Originally posted by melgross
No. They did better than some analysts thought. That's not the same thing. Those analysts thought that it would do worse than the original Mini. They didn't say otherwise. Just that it did better than they though it would.
Link to analysts projections please. Otherwise this is just another thing you're pulling out of your ass.
Look, really. Without numbers, numbers that apparently Apple won't give out, no one can do more than guess.
You can guess based on the data available. Or you can guess against the data available.
Where did you see 50k sales expectation numbers for the quarter? Those numbers would have been a disaster! I didn't see those projections anywhere. The numbers I saw were 225 to 300k expectations, and about 225 to 250k reality.
Regarding Apple's recently-released iPod shuffle and Mac mini products, PiperJaffray said it estimates that the number of units sold greatly exceeded early projections. "We estimate total shuffle units for the March quarter were approximately 1.8m, compared to our 1.0m estimate," the firm said. An NPD metric for the month of February estimates the iPod shuffle captured a staggering 43 percent of the market share for flash-based music players, up from 0 percent in December. "We estimate total Mac mini units sold in the March quarter were 138k vs. our estimate of 50k. We believe the Mac mini is benefiting from iPod carry-over."http://www.appleinsider.com/article.php?id=1000
For Amazon's market, yes. no doubt. But as we can see that Amazon's sales numbers don't corrispond to market reality, we can't say that the Apple rankings are comparable to their overall sales either. They are suggestive, I will give you that. But just how close do they come? We can't say. If the overall numbers are so far off, those may be as well. What kind of person is buying from Amazon? Does (s)he compare to the person buying from Apple? Or CompUsa? Or elsewhere? We don't know.
That all I'm saying. I love seeing those numbers, but I just don't know they they mean.
So you're going to steadfastly ignore the data that we have to believe in your completely unsupported assertion that the mini sales were lackluster in some way.
No, it may not mean anything.
It means no less (and no more) than that the mini was popular on the one retailer that we have some visibility into. For you to say that mini sales are coming up short in some fashion goes against the data available so the burden of proof is on you to provide some compelling evidence (or any at all).
You do this all the time, and not just with me. You use information that has no meaning for your argument, and then you insult me because I show that it doesn't. Then you get angry when I respond in kind.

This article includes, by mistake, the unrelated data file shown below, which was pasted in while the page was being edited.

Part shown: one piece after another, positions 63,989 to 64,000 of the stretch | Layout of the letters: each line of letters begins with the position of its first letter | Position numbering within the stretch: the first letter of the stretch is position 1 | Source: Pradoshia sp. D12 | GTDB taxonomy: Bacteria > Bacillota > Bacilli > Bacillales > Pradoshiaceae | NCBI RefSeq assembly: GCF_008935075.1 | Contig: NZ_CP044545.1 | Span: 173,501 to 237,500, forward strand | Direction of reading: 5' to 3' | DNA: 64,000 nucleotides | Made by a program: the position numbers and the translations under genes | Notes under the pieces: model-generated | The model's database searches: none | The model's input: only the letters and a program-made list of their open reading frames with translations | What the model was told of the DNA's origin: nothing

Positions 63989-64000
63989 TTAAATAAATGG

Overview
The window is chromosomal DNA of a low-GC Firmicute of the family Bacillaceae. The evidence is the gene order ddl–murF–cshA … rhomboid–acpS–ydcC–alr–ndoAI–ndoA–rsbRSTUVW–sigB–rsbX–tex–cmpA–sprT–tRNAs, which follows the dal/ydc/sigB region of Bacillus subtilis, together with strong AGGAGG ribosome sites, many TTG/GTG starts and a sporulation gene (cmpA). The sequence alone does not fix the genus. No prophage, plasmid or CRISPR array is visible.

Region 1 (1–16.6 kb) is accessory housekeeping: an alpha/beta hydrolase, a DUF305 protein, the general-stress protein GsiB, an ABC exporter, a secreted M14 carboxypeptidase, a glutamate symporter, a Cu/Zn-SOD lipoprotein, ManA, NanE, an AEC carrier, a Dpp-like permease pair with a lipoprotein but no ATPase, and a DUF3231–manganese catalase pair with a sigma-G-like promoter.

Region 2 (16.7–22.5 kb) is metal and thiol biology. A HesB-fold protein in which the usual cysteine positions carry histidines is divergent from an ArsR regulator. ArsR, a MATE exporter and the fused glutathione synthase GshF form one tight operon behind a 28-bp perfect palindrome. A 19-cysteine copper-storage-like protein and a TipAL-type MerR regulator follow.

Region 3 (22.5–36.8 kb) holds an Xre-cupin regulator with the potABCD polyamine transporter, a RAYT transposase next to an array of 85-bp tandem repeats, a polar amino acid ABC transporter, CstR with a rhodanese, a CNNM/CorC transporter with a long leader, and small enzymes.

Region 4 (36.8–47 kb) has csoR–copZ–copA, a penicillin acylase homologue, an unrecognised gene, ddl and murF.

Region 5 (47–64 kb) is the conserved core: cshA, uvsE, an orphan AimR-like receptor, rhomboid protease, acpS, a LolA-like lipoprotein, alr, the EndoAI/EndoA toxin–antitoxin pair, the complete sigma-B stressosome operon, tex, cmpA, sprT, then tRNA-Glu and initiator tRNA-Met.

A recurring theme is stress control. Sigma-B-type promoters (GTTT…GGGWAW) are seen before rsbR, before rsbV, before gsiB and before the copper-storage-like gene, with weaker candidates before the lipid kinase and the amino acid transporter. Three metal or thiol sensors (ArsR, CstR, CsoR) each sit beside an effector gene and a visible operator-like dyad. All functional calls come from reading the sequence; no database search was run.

The discussion is intel mini sales.
The verifiable information is the following:* Initial mini sales exceeded expectations.
It would be logical to assume that analysts would less inclined to lowball future mini projections when they blew the estimates the first time around.* Intel Mini sales exceeded expectations.
Piper Jaffray said this when the mini launched:
Piper Jaffray analyst Gene Munster said in a research note that Tuesday's releases were likely to be strong products, but were unlikely to materially affect Apple's growth. Future versions of the Mac Mini would likely be more specifically designed as home media hubs, he predicted."http://news.zdnet.co.uk/hardware/0,3...9254951,00.htm
Also while analysts were wary of intel sales the actual predictions are thus for 2Q 2006:
"Wall Street analysts are forecasting sales of roughly 1.2 million Mac units in the quarter, up just slightly from the 1.07 million Macs Apple sold in the same quarter last year."http://money.cnn.com/2006/04/18/tech.../apple_walkup/
Can you produce ANY evidence that initial intel mini sales were expected to be weak?
Especially since this particular analyst expected it as a media center offering.
"UBS analyst Reitzes, who predicts Macworld will be "a circus," agrees that a new Mac Mini could be imminent, "perhaps as a digital media device," he wrote in a recent note."http://money.cnn.com/2005/12/20/technology/mac_preview/
AND he raised his price target and earning estimates and issued a "buy" recommendations.http://www.security-protocols.com/mo...ticle&sid=3064
Yes, the most logical conclusion is that the analyst that raises earning estimates and thinks that the mini will be the first intel mac is also the same analyst that will project weak sales of the mini and gets surprised.* Intel Mini ranked consistently high on Amazon until the introduction of the MacBook.
Which confirms what the analyst is saying, at least on that score.
So this information has no meaning to the dicussion and the refutation of your completely unsupported assertion that mini sales were hurt due to pricing and that they were lackluster in some undefinable fashion?
Angry? No. Frustrated? Slightly. Because calling you a pig-headed moron would be an ad hominem attack and I frown on those. Instead, I'll just provide links to refute your pig headed moronic arguments. I will continue to assume that you are an intelligent individual.
No matter how difficult.